“What if we designed for all our senses? Suppose, for a moment, that sound, touch, and odor were treated as the equals of sight, and that emotion was as important as cognition. What would our built environment be like if sensory response, sentiment, and memory were critical design factors, more vital even than structure and program?” – JOY MONICE MALNAR & FRANK VODVARKA

“Smells are not decodable. Nor can they be inventoried, for no inventory of them can have either a beginning or an end. They ‘inform’ only about the most fundamental realities, about life and death, and they are pan of no significant dichotomies except perhaps that between life beginning and life ending. There is no pathway here other than the direct one between the receiving centre and the perimeter of its range – no pathway other than the nose and the scent themselves. Somewhere between information and the direct stimulation of a brutal response, the sense of smell had its glory days when animality still predominated over ‘culture’, rationality and education – before these factors, combined with a thoroughly cleansed space, brought about the complete atrophy of smell. One can’t help feeling, though, that to carry around an atrophied organ which still claims its due must be somewhat pathogenic.” – HENRI LEFEVBRE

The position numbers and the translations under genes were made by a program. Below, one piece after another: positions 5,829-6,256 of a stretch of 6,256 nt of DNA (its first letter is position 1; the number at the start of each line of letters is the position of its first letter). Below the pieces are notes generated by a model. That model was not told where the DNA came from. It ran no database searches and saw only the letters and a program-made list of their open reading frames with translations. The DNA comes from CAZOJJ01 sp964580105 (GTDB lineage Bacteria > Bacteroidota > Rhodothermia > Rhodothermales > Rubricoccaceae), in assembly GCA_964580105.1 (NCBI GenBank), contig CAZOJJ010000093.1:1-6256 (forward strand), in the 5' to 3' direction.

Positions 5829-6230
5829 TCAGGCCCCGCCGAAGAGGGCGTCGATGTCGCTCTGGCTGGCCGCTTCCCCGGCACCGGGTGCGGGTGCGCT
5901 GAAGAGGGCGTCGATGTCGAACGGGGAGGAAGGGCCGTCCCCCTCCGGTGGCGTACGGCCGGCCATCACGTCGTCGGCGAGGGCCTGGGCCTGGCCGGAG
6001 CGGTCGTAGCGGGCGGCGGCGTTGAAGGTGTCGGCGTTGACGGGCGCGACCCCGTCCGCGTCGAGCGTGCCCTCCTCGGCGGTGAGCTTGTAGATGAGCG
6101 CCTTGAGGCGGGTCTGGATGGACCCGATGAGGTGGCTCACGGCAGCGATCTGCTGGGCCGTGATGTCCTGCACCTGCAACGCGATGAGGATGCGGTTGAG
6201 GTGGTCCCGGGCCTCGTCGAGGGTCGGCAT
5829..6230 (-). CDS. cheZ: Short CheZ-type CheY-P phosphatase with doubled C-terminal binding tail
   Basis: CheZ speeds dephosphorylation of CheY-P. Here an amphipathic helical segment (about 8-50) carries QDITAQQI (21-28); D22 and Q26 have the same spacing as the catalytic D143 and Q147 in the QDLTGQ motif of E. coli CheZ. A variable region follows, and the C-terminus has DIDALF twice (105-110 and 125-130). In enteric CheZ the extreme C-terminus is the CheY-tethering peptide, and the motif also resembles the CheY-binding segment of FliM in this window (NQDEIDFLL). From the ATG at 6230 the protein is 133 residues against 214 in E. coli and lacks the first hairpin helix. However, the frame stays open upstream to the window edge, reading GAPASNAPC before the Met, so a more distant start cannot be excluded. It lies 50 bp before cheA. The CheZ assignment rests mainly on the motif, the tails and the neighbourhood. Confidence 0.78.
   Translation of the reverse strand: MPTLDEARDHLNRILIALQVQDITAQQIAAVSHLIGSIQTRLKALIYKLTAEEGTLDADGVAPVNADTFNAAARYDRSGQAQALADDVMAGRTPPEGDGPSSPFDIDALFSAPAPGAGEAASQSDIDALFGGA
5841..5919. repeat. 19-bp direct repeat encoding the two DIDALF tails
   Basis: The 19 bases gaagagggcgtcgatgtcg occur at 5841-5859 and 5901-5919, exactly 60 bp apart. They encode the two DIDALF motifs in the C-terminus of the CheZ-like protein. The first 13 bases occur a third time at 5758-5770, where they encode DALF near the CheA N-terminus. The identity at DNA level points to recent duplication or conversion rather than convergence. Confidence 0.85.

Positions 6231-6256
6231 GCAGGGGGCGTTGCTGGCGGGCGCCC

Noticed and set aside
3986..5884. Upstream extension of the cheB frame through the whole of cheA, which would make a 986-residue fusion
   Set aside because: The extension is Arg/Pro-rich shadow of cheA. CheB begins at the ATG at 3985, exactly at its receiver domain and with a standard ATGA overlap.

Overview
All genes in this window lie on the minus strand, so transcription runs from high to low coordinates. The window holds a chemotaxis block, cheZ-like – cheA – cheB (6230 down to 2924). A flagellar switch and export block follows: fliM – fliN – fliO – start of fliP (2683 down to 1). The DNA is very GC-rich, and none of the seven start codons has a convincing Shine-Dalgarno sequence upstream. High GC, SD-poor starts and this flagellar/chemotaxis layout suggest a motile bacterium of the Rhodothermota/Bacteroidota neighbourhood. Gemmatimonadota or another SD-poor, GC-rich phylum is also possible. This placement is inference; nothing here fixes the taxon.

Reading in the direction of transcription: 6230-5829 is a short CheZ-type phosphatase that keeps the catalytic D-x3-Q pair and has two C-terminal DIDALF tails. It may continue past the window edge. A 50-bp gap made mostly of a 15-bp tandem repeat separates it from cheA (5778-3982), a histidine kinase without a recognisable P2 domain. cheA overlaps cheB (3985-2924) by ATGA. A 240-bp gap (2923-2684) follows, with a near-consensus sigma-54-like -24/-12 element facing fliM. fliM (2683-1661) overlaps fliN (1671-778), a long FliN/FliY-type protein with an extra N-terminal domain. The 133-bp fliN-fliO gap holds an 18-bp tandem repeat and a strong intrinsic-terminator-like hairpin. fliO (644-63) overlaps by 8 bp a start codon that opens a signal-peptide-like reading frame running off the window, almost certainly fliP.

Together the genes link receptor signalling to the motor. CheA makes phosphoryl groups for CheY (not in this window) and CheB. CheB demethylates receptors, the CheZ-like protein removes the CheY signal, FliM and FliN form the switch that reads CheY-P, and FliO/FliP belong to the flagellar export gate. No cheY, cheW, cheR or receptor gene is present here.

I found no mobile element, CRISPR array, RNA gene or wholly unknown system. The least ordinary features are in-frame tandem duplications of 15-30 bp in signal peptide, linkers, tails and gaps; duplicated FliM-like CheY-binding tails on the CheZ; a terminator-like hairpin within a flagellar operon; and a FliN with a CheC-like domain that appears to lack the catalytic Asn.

“Even if you could capture the smells, sounds, tastes, and feel of a place, digitize them, and send them down a wire, you’d still never get near the sensation of ‘being there’. Why? Because we humans are not so dumb. Our minds and our bodies are one intelligence.” – JOHN THACKARA